This move isn’t terribly surprising. As Daily Kos previously covered, Warren has already urged the CEOs of major food delivery apps—including DoorDash, InstaCart, and UberEats—to reclassify workers amid the pandemic. Why? Right now, many of these people are essentially gig workers; they’re contractors, not full employees, so they’re not able to access a number of important benefits ranging from the ability to unionize to health insurance coverage and paid sick leave. The gig economy is a wreck for the labor rights movement in general, but in the face of a public health crisis when these low-wage workers are on the front lines, the need for worker reform is even more glaring. In this “Essential Workers Bill of Rights,” they hammer down on the ongoing issue of worker misclassification again.
Rep. Khanna is a longtime advocate for workers: He has fought to raise the minimum wage to $15 an hour, plus adjustments for inflation. He also wants to see paid sick leave required for all workers, a universal “bill of rights” for domestic workers, and retirement made more accessible. In a press release, Khanna stressed that the ongoing pandemic “needs to open our eyes to the value of workers who are often invisible, and we need to give them the pay and benefits they deserve.”
Like Khanna, even before the pandemic, Warren was a loyal advocate for labor rights. For example, during her presidential campaign she released several proposals centering on workers, as well as joining picket lines for both teachers and grocery store employees. But the content in the release from herself and Khanna is especially relevant right now.
Two major points in the proposal released on Monday, April 13 call for free health care for all essential workers, as well as putting the burden on the companies to provide all workers with personal protective equipment. More money for child care centers is also included in the proposal.
Notably, the proposal requests that workers get “robust premium pay” for work they’ve already completed during the crisis. They note that this pay increase must “not [be] used to lower the regular rate of pay for any employee” and should “not count towards workers’ eligibility for any means-tested programs.” The guidelines suggest whistleblower protections for people who bring unsafe conditions to light. It also specifies that workers who have been exposed to infected coworkers must be notified. This point is particularly important as grocery store employees say they’re going into work without officially knowing who among them had tested positive for the novel coronavirus.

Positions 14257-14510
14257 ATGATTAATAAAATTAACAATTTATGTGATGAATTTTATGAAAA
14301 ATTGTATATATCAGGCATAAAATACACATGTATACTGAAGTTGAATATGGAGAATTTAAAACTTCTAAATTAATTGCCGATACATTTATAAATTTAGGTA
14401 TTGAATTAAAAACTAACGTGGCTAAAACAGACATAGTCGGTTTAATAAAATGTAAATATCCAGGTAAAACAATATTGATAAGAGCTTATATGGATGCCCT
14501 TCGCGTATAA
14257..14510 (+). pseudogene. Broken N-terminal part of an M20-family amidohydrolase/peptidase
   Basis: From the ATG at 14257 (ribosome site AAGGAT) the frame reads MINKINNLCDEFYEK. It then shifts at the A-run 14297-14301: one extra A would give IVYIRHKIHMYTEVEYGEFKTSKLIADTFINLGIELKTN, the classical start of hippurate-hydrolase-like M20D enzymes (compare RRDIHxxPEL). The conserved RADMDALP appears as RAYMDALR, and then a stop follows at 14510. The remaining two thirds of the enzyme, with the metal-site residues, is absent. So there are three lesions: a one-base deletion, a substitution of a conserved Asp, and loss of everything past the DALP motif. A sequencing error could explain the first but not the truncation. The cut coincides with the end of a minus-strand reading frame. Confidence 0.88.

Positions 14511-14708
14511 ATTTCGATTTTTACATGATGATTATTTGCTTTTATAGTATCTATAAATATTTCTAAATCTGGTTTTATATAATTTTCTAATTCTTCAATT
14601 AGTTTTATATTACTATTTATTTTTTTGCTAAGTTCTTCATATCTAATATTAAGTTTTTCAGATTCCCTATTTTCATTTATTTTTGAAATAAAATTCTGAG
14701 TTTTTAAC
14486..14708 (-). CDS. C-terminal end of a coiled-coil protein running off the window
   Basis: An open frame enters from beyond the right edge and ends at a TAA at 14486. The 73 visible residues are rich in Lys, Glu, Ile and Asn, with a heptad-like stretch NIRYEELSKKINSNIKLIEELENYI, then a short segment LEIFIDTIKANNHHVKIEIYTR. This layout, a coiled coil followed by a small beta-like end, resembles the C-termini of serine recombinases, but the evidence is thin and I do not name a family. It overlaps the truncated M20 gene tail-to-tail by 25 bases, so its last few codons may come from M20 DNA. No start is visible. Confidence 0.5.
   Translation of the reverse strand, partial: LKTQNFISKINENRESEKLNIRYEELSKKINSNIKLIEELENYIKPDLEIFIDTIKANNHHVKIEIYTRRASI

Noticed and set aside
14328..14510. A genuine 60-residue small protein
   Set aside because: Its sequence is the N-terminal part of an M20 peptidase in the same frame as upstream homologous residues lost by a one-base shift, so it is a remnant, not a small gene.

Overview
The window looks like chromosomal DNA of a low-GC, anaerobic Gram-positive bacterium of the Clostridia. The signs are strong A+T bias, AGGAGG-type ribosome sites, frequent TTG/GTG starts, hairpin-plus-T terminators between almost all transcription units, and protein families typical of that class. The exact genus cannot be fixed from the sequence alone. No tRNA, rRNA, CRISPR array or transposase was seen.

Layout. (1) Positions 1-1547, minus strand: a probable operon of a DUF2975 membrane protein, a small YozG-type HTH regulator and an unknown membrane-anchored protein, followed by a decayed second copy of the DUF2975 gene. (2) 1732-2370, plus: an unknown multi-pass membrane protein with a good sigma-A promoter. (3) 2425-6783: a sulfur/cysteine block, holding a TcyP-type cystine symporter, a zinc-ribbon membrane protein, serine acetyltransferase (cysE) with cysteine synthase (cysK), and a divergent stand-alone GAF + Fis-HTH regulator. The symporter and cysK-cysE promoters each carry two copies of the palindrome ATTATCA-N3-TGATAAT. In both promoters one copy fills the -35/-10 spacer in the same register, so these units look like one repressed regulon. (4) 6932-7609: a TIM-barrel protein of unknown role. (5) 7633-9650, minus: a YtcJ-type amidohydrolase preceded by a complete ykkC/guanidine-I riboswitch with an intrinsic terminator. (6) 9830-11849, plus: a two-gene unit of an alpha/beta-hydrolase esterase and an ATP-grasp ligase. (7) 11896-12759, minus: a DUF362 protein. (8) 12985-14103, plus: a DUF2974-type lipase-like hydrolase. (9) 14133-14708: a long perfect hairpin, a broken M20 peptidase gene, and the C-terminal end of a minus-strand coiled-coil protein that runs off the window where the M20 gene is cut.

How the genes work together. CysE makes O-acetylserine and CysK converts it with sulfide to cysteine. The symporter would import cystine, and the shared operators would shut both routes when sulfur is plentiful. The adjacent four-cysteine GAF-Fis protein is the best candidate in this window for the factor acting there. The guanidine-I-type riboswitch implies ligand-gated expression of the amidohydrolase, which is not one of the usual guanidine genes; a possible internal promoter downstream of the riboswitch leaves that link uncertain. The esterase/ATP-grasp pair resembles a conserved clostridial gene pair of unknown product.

Other important highlights include two weeks of paid sick leave and 12 weeks of paid family and medical leave without the “unnecessary” paperwork. The press releases stresses: “We must ensure that President Trump is not allowed to arbitrarily exclude workers to roll back these protections.”
Unsurprisingly, this proposal doesn’t let corporations off the hook when it comes to handouts, either. The pair calls for taxpayer dollars to go directly to workers, not CEOs or shareholders. Or, as they put it: “the President’s cronies.” The proposal advocates for “taxpayers and workers [having] a stake in how funds are used and companies should be required to use funding for payroll retention, put workers on boards of directors, and remain neutral in union organizing drives.” And if they don’t comply? Civil and criminal penalties if they personally certify this all works for them, and then are found not to be compliant with worker protections.
“We have a responsibility to make sure essential workers have the protections they need, the rights they are entitled to, and the compensation they deserve,” Warren said in a press release. “The next relief package must put all workers front and center—but it must also specifically include the policies in our Essential Workers Bill of Rights.”